Pokeweed although considered as a toxic plant consumed in some areas of the United States, they are cooked according to popular recipes to eliminate poisonous components, the plant has also been used for healing purposes in folk medicine. It is part of a typical dish of some areas of the United States “Poke salad” in which its leaves and stems are used, its roots are not used, as they are very toxic. In some places, it is considered a weed as it invades other crops and is a danger to cattle due to its toxicity.
It is very dangerous for children, adults and pets, its toxicity is higher in adult specimens, all parts of the plant, leaves, roots and leaves, are toxic. Although it is native to the United States, it has been naturalized in many other places, growing frequently in roads and areas near forests. Although its toxicity is sometimes grown as an ornamental, it causes interest in the medical aspect due to its use in traditional medicine.
The plant grows in sunny or partially sunny situations and they are very resistant plants. They adapt to all types of soils as long as they are well drained, they can invade other crops competing with them for nutrients from the soil, weakening other plants close to it.
It is a very resistant plant usually does not have problems with pests and diseases; excess water or poor drainage can affect the plant causing rot. The intense cold and frost can kill the aerial part of the plant, but it sprouts again in spring from the root, it can even survive fires if its roots are not damaged. It is a difficult plant to eradicate.
The pokeberries of pokeweed are consumed by birds, which then disperse the seeds through their droppings, extending the pokeweed to other areas. Since all parts of the pokeweed are poisonous to humans, cattle and several other species of mammals, you should get rid of the pokeweed immediately. Small infestations of pokeweed that grow in gardens or hedges can be extracted manually from the ground. For larger infestations, use an herbicide to get rid of the pokeweed.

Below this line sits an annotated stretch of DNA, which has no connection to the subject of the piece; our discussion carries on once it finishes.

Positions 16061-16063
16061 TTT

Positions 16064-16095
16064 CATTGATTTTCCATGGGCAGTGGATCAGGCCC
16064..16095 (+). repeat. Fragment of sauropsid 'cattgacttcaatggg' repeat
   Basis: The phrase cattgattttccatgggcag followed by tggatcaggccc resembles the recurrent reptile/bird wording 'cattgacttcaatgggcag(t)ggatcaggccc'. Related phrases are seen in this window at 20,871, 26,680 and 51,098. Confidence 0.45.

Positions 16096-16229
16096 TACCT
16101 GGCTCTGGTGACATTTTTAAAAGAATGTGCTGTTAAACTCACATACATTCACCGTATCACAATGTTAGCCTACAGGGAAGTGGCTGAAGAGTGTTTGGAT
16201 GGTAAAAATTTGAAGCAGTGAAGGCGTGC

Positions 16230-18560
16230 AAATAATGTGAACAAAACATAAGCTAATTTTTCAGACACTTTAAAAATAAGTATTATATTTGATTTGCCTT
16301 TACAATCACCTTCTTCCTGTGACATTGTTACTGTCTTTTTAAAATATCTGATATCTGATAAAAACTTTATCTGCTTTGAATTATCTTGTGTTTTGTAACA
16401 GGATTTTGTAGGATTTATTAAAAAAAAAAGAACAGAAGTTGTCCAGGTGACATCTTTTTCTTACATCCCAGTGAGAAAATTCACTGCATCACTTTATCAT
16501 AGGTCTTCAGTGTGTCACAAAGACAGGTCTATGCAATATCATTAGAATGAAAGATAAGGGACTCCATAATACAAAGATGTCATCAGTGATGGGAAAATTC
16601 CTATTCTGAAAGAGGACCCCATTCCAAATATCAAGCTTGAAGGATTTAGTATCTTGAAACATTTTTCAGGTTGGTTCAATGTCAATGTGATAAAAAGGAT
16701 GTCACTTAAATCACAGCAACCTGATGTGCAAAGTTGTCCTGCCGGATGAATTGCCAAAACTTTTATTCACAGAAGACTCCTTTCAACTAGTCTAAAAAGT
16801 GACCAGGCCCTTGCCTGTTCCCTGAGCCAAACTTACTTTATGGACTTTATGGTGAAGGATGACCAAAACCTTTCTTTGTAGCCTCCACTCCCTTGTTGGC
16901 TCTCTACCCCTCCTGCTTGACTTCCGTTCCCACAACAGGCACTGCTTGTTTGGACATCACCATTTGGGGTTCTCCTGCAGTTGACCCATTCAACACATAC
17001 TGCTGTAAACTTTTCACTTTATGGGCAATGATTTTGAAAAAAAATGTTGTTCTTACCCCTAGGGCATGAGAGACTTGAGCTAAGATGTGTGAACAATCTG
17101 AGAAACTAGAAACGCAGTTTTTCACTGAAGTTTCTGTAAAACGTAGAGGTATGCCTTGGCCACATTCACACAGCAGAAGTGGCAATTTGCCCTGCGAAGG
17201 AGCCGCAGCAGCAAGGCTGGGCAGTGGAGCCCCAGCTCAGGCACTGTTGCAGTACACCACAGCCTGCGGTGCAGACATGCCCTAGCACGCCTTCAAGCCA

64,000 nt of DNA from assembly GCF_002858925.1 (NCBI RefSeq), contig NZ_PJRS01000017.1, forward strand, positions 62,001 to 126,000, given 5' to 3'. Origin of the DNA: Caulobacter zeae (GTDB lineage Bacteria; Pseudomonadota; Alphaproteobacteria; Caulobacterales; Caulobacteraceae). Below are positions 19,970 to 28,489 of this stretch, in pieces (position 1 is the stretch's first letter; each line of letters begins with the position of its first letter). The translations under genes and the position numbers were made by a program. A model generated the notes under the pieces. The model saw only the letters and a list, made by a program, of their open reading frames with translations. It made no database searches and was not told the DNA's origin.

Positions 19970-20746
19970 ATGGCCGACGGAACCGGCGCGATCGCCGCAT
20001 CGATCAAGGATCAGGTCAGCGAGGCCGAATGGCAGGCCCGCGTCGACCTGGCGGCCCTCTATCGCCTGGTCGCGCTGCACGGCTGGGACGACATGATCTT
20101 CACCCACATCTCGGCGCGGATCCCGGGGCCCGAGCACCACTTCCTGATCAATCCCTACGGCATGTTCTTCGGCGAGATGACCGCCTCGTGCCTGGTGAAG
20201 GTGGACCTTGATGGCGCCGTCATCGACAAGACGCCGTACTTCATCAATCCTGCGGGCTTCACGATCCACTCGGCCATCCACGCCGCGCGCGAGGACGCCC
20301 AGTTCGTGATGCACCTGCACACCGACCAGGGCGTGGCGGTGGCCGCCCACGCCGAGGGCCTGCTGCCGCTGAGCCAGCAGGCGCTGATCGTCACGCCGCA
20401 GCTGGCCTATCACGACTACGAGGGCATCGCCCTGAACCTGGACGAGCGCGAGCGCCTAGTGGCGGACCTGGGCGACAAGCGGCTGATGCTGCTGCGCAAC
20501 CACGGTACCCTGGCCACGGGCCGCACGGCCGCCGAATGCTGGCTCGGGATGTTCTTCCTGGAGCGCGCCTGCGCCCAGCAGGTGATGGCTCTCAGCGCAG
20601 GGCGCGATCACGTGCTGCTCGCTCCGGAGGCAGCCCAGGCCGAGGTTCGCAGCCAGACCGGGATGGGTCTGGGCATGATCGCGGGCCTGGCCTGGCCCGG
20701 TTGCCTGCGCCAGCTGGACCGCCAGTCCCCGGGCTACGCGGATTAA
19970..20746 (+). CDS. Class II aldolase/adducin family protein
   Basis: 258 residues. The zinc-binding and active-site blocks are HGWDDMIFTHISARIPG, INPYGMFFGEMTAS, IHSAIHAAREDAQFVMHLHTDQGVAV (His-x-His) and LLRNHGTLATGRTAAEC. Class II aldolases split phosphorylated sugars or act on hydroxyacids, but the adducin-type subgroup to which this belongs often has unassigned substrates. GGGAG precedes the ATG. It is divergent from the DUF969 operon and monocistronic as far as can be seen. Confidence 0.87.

Eliminate pokeweed manually
- Wear work gloves to protect your hands from possible irritations.
- Grasp the base of the pokeweed as close as possible to the ground level. If the roots are left behind new pokeweed plants will sprout.
- Remove small infestations of pokeweed from the ground and immediately dispose of weeds in a sealed trash bag.
- Check the area regularly and extract any pokeweed plants that arise.
Eliminate pokeweed with herbicide
- Wear safety glasses and rubber or latex gloves.
- Pour 1/2 gallon of water into a large bucket. Add 1 to 2 tablespoons of a herbicide that lists the dimethylamine salt of 2,4-D-dichlorophenoxyacetic acid (2,4-D) as an active ingredient according to package directions. Mix the water and herbicide well with a wooden stirring rod.
- Add 1 teaspoon of a non-ionic surfactant to the diluted herbicide. Shake the solution with the wooden stirring rod for several seconds. The non-ionic surfactant will help provide better herbicide coverage, increasing its effectiveness.
- Transfer the herbicide solution to a garden sprayer. Spray the pokeweed leaves with the herbicide solution thoroughly until the pokeweed plant is moist. Protect desirable plants that grow near the carmine grass by covering them with a piece of cardboard while spraying the weeds.
- Control the area and spray the newly emerged peppermints with the herbicide solution when you find them.